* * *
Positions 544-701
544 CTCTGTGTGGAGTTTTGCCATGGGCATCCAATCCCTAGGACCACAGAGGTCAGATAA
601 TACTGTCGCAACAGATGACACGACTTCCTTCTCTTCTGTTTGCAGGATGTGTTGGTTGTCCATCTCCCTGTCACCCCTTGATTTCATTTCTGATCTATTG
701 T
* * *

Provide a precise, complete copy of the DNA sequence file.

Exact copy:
Positions 544-701
544 CTCTGTGTGGAGTTTTGCCATGGGCATCCAATCCCTAGGACCACAGAGGTCAGATAA
601 TACTGTCGCAACAGATGACACGACTTCCTTCTCTTCTGTTTGCAGGATGTGTTGGTTGTCCATCTCCCTGTCACCCCTTGATTTCATTTCTGATCTATTG
701 T